14. 14. 4.5 The value chain of gums and resins marketing are complex and less efficient to producers  The channels are many (8 in northern Ethiopia) and complex indicating     huge inefficiency for producers The current marketing system is not supported by quality standards which consider product quality and sustainability of the resource There is uneven distribution of benefit among the value chain actors Poorly controlled access, production and marketing practices prevail Strengthening the whole value chain (systemic competitiveness) and improving governance is key to improving export performance  Again development agencies and donors can assist communities to improve access to forests and to put in place SFM and rewarding marketing practices  Better governance of access to resources and actors in the marketing channel will help the export market (e.g. Forest products certification)
  15. 15. 4.6 Tree cover & nutritional security • There is a statistically significant non-linear relationship between % tree cover and preferred DDS measure peaking at 61%. • between forest cover and fruit and veggie consn which peaks at about 48% tree cover Dietary Diversity Score & Tree Cover 0.07 0.06 0.05 0.04 0.03 Dietary Diversity 0.02 0.01 0 0 20 40 60 80 100 Implications – further understanding and enhancement the direct (through food) and indirect (e.g. cash, feed) role of forests and woodlands in the lowlands to food and nutrition security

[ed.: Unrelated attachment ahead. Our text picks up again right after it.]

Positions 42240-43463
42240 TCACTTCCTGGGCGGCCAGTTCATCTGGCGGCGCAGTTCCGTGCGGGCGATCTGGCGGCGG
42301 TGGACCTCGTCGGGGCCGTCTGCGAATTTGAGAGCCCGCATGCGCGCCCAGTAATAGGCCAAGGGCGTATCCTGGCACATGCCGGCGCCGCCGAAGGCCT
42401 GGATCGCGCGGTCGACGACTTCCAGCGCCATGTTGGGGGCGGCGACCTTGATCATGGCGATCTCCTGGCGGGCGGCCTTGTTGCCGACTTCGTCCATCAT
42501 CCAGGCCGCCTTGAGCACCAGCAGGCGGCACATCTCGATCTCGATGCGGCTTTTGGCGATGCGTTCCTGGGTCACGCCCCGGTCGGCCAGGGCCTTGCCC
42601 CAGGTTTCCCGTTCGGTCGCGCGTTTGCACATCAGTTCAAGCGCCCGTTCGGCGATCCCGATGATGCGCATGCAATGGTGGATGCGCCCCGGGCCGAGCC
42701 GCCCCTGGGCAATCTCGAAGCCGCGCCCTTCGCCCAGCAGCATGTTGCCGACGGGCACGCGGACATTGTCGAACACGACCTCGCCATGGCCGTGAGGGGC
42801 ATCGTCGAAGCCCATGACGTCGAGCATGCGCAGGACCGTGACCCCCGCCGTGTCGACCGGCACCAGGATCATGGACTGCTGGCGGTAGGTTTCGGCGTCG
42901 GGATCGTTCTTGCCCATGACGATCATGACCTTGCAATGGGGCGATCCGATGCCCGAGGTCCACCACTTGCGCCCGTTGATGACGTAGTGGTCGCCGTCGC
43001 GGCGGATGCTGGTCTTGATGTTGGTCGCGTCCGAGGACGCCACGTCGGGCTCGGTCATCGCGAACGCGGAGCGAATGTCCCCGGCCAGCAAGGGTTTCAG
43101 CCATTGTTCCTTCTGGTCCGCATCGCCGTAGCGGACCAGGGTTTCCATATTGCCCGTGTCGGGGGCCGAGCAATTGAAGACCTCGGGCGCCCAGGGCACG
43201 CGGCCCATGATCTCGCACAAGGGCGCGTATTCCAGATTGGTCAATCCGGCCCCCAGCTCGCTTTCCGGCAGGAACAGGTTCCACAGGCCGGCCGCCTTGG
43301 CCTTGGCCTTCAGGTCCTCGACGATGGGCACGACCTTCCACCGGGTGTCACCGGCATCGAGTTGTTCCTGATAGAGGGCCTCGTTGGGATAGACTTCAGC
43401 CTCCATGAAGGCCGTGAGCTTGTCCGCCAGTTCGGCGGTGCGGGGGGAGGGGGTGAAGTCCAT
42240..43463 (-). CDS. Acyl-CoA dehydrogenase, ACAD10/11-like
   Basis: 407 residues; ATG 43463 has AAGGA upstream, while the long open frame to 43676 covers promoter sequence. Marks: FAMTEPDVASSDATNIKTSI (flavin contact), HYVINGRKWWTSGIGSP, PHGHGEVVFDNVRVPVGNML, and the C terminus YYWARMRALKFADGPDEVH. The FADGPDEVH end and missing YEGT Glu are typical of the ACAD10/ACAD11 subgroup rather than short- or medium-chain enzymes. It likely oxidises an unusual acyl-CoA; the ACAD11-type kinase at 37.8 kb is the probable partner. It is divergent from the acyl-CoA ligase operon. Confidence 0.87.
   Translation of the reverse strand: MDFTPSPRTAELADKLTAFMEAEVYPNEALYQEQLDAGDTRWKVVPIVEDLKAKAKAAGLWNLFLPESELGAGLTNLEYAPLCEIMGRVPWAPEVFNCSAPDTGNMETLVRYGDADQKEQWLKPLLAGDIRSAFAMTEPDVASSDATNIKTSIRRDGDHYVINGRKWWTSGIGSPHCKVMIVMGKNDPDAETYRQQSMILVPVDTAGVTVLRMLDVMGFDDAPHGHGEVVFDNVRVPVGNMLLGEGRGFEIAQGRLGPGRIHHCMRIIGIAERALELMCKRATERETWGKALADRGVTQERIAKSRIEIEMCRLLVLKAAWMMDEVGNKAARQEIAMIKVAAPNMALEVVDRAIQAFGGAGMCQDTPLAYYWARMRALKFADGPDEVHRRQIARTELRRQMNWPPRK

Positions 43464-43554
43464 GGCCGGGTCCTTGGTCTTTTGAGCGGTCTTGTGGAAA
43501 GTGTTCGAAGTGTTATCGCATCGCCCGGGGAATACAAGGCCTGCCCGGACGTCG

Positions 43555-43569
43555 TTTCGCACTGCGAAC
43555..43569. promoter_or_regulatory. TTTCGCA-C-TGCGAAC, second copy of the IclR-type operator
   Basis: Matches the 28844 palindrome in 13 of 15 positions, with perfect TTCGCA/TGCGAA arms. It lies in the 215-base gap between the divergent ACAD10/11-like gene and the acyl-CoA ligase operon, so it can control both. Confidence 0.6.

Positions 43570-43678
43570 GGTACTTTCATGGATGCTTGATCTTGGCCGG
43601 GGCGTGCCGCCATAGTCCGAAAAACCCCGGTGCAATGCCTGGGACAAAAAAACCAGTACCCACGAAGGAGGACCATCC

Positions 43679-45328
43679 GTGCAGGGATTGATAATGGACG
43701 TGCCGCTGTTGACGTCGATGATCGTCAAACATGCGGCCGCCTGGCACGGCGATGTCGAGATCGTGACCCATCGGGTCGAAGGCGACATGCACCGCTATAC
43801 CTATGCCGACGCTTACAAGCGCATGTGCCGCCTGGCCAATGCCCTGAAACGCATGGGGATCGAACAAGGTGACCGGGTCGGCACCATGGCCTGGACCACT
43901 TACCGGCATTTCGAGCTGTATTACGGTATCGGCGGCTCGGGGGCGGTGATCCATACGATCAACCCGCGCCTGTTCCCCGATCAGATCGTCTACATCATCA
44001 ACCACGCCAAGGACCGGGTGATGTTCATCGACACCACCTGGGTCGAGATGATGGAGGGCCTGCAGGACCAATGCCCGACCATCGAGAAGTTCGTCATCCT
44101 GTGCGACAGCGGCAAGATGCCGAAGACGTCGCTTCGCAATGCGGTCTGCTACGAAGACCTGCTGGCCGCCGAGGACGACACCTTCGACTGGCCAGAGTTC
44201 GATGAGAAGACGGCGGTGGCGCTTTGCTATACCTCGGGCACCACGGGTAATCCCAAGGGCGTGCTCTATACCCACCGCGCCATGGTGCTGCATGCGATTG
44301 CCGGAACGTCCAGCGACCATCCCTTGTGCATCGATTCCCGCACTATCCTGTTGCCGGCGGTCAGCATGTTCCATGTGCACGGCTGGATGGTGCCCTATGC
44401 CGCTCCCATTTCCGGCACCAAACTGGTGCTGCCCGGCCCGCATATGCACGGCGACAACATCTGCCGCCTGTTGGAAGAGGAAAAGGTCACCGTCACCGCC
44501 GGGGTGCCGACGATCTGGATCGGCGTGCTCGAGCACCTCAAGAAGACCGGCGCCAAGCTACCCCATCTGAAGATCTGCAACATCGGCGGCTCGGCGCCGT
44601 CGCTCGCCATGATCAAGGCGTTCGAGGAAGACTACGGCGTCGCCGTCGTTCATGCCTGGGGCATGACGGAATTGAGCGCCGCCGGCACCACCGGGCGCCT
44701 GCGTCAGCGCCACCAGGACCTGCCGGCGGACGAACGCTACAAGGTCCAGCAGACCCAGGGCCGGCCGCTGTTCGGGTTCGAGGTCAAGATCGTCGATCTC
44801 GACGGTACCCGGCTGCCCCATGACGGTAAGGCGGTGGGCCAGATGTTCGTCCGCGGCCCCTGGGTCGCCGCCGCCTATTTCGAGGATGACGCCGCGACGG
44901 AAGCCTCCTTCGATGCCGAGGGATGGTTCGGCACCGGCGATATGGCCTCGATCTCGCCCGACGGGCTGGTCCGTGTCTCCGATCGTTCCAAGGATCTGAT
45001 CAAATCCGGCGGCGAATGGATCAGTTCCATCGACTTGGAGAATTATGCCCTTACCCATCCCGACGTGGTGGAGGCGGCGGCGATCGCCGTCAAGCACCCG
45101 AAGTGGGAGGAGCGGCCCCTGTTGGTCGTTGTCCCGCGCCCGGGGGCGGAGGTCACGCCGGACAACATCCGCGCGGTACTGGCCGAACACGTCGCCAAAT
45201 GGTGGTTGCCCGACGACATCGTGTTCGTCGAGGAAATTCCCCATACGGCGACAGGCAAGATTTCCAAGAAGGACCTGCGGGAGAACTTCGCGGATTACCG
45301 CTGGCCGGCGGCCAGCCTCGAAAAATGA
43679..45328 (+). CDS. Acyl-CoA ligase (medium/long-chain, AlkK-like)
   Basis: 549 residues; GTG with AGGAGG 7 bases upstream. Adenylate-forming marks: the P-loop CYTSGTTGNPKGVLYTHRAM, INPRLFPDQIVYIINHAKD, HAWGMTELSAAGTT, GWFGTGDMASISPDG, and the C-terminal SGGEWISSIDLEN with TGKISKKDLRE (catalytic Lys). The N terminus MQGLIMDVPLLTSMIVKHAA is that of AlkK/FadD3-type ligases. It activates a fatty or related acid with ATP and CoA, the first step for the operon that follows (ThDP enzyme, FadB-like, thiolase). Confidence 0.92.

16. 16. 5 Conclusions  Dry forests & woodlands have important roles to play in local     livelihoods, national economies & in ecological resilience. These should be recognized & taken into account in development planning and in identifying intervention options in the lowlands. Economic drives are resulting in major land use changes and in some cases in livelihood diversifications. The development and conservation objectives need to be managed wisely (to avoid mal adaptation in the long run in these ecologically fragile areas) Joining hands of all actors in the policy/planning, research/education & extension/development is necessary to come up with a well thought vision and strategy for low land areas development in the short and long term. We could begin this by bridging the research-development divide to inform decision making to better manage land use & livelihood changes in lowland areas, & options for co-existence of forests and farming (crop and livestock) at landscape level. CIFOR is very much ready and willing to contribute and also learn from by being part of such initiatives
  17. 17. I thank you!